* C$ closes at C$0.9762, or $1.0244
* Most bond prices end lower
* May election expected; majority gov't could boost C$ (Updates with details, comments)
TORONTO, March 24 (Reuters) - The Canadian dollar finished higher against the U.S. dollar on Thursday, getting support from firm oil prices and from the resilience of the euro despite Europe's debt problems.
Supply worries and growing unrest in the Middle East kept U.S. oil prices steady above $105 a barrel, helping push up the commodity-linked Canadian dollar, which is often driven by the oil price. [O/R]
The euro strengthened against the U.S. dollar on optimism that European policymakers would be able to control a political and debt crisis in Portugal. [FRX/]
"We actually saw a nice move higher in the euro and the (U.S.) dollar basically came under pressure across the board," said George Davis, chief technical strategist at RBC Capital Markets.
"The markets are quite surprised with how resilient the euro's been given what's happened in the last 24 hours ...The euro has been able to shake that off and strengthen against the dollar, so the general sentiment is still bearish vis-a-vis the U.S. dollar."
The currencyclosed at C$0.9762 to the U.S. dollar, or $1.0244, up from Wednesday's North American finish of C$0.9807, or $1.0197. It traded between a high of C$0.9732 and a low of C$0.9826 during the session.
The currency has rebounded from weakness earlier this week when worries over Japan's earthquake disaster, the global economic outlook and uncertainty over a possible Canadian federal election weighed.
With no major Canadian economic data on tap, attention will be cast on the likelihood of a federal election. Canada's minority Conservative government is expected to fall in Parliament on Friday following opposition charges of incompetence and questionable ethics and after the opposition rejected the government's budget plan on Tuesday.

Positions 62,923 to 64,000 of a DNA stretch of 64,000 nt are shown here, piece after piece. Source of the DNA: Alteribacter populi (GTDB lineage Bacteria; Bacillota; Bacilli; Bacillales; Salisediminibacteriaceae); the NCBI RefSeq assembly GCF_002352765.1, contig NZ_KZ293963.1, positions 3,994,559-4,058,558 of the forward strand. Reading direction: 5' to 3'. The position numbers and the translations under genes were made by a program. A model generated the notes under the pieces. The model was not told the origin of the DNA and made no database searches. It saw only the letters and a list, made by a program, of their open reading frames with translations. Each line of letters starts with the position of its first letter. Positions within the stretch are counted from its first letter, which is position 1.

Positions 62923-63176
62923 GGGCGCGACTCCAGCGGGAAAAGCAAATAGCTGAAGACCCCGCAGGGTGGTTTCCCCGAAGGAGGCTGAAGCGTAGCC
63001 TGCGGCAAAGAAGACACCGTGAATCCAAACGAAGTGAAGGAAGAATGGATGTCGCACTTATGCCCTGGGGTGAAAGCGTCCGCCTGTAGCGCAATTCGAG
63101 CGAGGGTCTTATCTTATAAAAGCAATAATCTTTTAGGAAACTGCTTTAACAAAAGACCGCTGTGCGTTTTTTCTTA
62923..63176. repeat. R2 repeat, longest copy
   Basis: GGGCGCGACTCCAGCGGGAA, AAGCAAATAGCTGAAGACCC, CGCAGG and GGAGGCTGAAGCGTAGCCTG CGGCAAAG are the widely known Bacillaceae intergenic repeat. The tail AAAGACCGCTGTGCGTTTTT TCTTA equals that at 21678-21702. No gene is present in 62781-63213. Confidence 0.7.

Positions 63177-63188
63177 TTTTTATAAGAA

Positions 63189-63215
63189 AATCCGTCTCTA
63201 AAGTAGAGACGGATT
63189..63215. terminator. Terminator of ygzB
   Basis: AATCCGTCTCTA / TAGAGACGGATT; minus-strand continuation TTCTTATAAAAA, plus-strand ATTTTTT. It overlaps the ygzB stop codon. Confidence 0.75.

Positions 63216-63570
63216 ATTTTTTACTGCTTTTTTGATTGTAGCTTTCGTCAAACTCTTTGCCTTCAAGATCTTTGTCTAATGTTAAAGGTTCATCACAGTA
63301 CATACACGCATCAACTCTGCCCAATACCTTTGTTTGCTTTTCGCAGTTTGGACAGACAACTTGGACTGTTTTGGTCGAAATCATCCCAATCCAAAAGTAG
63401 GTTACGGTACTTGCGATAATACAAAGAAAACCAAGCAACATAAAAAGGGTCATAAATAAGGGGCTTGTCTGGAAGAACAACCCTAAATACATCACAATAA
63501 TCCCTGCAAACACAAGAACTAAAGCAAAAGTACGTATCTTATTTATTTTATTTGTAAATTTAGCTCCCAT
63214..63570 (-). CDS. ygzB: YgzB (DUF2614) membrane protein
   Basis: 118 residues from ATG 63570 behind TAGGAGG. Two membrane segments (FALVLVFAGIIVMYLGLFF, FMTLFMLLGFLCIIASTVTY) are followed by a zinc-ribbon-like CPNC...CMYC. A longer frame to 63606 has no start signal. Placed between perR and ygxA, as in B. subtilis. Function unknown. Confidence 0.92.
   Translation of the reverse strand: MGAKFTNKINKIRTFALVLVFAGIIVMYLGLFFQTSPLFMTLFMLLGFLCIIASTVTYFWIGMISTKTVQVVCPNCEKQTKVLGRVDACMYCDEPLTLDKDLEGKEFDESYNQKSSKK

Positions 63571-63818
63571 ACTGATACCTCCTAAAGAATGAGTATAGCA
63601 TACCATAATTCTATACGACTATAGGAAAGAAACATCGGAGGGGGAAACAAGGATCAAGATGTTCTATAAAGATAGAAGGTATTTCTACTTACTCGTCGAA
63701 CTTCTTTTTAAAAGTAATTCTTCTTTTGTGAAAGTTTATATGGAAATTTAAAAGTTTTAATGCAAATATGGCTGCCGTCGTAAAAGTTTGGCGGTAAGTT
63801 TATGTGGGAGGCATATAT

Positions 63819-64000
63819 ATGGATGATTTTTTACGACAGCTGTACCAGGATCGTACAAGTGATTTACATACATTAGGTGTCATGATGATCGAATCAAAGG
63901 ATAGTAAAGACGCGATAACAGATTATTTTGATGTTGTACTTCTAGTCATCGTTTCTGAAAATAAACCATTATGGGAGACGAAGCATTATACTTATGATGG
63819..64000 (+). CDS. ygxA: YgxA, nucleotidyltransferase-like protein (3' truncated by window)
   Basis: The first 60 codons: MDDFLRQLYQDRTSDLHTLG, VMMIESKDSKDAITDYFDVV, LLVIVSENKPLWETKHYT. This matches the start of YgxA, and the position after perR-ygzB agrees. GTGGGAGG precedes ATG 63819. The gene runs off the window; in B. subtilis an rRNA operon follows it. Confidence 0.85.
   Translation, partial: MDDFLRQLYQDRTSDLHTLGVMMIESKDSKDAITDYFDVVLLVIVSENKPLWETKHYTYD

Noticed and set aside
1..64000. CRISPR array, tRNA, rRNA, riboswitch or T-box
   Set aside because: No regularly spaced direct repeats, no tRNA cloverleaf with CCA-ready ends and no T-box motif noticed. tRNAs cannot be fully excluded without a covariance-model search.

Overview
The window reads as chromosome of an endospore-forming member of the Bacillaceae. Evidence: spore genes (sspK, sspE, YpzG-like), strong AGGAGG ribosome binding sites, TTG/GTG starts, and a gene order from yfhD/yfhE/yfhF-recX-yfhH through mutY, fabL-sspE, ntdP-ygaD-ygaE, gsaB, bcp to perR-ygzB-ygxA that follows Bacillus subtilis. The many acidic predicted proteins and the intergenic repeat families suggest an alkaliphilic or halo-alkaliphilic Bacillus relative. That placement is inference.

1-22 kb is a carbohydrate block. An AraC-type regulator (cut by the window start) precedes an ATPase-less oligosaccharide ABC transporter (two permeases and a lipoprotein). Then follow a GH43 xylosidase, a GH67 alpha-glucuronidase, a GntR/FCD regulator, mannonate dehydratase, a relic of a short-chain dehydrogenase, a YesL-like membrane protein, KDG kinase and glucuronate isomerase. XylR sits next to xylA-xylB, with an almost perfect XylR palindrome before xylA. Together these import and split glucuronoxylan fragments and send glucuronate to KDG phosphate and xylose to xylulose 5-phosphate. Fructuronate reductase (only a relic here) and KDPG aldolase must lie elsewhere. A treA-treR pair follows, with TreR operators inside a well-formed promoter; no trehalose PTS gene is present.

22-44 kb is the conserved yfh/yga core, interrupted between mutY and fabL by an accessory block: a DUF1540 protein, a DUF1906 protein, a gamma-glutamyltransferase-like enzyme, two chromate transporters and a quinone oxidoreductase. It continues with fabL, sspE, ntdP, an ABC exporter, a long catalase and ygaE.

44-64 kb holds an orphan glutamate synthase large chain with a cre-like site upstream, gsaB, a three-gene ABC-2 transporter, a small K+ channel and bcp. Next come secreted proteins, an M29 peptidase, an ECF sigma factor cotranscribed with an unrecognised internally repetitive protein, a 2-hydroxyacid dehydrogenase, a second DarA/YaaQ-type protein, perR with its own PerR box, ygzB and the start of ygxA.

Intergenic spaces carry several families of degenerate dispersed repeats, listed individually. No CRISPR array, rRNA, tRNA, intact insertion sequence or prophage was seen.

An election in early May is now seen, but it may not change the political landscape dramatically with polls showing the Conservatives will return with a minority government. Analysts said that if a majority government is elected, the resulting political stability could give the Canadian dollar a boost. [ID:nN23287439] [ID:nN23200321]
"I think the market went long dollar just on the political risk and I think the worst-case scenario that's going to happen is there's going to be another election and we're going to get a minority government, which is what we have right now," said David Bradley, director of foreign exchange trading at Scotia Capital.
Canadian government bond prices were mostly lower, mirroring easing prices in the U.S. Treasury market. [US/]
"Sentiment has been fairly negative for the last two trading days. I think we're seeing a little bit of carry over from that ... There's some lingering concerns about inflation in the pipeline and I think that's hanging over the markets a little bit," RBC Capital's Davis said.
The Bank of Canada said on Thursday it will hold 10 bond auctions, including one real return issue, in the second quarter of 2011. The first auction, of two-year bonds, will be on April 6, with details to be released on March 31. [ID:nTZONEE7UB]
The two-year bondwas off 5.5 Canadian cents to yield 1.709 percent, while the 10-year bond shed 2 Canadian cents to yield 3.217 percent. (Editing by Peter Galloway)
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